My Mac Evernote is integrated with scripting via Applescript and Keyboard Maestro   
I also take my data to a spreadsheet for better presentation options    
The Evernote editor is fine for basic notes; For extended features, I use word-processing and other editors.  The documents are stored in Evernote as note attachments

Examples of notes are:   
Journaling; a daily journal/dashboard note and others       
Receipts; scanned paper, emailed, monthly feed from my bank   
Task notes; used in my GTD task management process

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On 12/12/2020 at 3:06 PM, MrIllustrator said:

Yes it was a rather painful thing to read with its digs at power users, I’m sorry I found it a rather begrudging apology, totally absent of real content, nothing new at all, if there was any new information please tell me what it was because I can’t see it myself. I don’t think they understand their own product. A real missed opportunity to honestly connect with their valued customers. This just increases my feeling of unease with Evernote, why no reassurance that they will keep the Classic Evernote going for the foreseeable, why? Also I simply don’t believe the statistics Ian quoted, how on earth can 90% of uses be happy with this complete and utter piece of rubbish, Version 10 ?  I don’t believe it, are these 90% running something different from me? Because if they are not it’s a straight out lie. 

Well said. I can't remember to have encountered a worse update of any application I've ever used before. A total lack of profound QA especially with multiple devices in use and a substantial amount of (stacked) notebooks and notes. Additionally, several bugs that are so obvious but still not fixed making me asked myself whether there are any feature descriptions at all to test against. Especially the beta testing phase isn't worth mentioning. Who on earth would spent significant time and risk with one's productive system in a beta phase.

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1 hour ago, Vidalia said:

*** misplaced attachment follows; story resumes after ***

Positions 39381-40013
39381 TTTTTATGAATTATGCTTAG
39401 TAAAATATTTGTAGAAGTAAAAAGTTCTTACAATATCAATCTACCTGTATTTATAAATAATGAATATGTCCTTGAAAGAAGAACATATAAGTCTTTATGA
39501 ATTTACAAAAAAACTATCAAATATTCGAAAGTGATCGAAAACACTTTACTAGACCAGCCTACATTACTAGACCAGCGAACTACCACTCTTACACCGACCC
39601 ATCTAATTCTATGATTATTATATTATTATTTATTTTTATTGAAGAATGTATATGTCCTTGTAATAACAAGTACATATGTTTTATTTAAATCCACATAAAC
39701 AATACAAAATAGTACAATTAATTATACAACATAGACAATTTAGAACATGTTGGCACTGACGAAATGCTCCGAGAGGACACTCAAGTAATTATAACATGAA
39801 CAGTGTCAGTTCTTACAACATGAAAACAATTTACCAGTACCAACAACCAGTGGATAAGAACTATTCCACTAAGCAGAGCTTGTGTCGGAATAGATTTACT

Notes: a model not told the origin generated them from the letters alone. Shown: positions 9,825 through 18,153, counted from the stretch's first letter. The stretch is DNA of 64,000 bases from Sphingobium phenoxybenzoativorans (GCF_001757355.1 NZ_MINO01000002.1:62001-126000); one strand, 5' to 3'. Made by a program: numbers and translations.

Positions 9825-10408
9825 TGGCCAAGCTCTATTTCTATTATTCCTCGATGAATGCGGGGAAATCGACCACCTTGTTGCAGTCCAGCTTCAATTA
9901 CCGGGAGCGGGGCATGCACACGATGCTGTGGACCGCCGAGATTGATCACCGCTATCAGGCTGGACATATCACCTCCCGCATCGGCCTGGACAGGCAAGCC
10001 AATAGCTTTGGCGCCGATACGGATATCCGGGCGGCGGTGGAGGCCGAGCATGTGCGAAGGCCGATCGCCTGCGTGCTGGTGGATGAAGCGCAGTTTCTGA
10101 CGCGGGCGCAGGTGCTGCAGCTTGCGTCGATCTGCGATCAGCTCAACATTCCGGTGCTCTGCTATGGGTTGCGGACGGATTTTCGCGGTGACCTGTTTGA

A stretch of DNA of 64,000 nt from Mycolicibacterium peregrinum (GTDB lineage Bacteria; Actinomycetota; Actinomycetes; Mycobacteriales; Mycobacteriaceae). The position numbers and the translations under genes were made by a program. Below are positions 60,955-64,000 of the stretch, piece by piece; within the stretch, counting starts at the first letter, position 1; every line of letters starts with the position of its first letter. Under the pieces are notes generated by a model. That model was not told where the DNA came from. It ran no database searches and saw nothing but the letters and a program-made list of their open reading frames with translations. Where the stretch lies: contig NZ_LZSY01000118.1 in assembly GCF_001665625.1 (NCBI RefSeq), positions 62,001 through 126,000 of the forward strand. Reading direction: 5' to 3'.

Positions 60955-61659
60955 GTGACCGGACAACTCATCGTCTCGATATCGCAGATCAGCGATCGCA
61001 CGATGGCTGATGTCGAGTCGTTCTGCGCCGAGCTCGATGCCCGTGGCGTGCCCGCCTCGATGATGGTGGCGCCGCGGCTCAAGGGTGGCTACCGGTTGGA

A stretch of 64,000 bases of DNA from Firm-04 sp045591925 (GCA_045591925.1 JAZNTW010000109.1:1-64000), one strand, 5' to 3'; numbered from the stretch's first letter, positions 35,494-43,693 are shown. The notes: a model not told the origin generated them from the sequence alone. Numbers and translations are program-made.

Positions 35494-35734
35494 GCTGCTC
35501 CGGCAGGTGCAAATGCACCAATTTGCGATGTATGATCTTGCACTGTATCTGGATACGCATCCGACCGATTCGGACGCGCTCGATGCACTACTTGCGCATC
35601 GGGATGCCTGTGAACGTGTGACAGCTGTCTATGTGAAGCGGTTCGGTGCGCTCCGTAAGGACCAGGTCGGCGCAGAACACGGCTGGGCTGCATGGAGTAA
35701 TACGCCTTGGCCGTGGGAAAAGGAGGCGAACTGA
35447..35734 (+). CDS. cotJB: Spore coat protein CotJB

I always wondered those who have several thousands of notes in EN, what those types of notes are! Have they reviewed their workflow to evaluate whether those many notes are relevant and/or can be handled using a different type of applications?

During my peak usage of EN, I only had ~500 notes.

Absent of proof is not proof of absent.

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35 minutes ago, Goetz said:

Additionally, several bugs that are so obvious but still not fixed making me asked myself whether there are any feature descriptions at all to test against. Especially the beta testing phase isn't worth mentioning. Who on earth would spent significant time and risk with one's productive system in a beta phase.

This is an issue I raised years ago. The test suite then, and now, seemed woefully lacking because updates would routinely break features. You would think a competently constructed test suite would incorporate a lot of this so that the QA process would capture a lot of the errors affecting basic functionality. Then alpha and beta testing could iron out the quirks. 

A few years ago, I would routinely download updates as soon as they were released (not beta, but general release). After having my workflows disrupted on a regular basis, I decided even downloading general release updates wasn't worth the pain. Forget about beta testing! 

And that's the problem. The internal QA phase is so poor, that it makes beta testing unappealing, especially to power users and others who are heavily dependent on EN. So the very people who could detect most of the bugs are reluctant to participate as beta testers without any incentives. And as far as I know, EN offers nothing by way of incentives. Not that incentives are needed IF the QA testing was much better and users had some confidence that betas would not be a huge headache.

So without a good QA phase (and a reputation for that), it's hard to attract lots of beta testers, and without lots of beta testers, you get buggy products pushed as general releases, making the broad userbase involuntary beta testers. This has been the cycle at EN for years - sorry to say for the folks new to the forum who think the v10 fiasco is a one-off stumble and will never happen again - I see nothing to indicate that EN is actually going to change their approach when it comes to testing.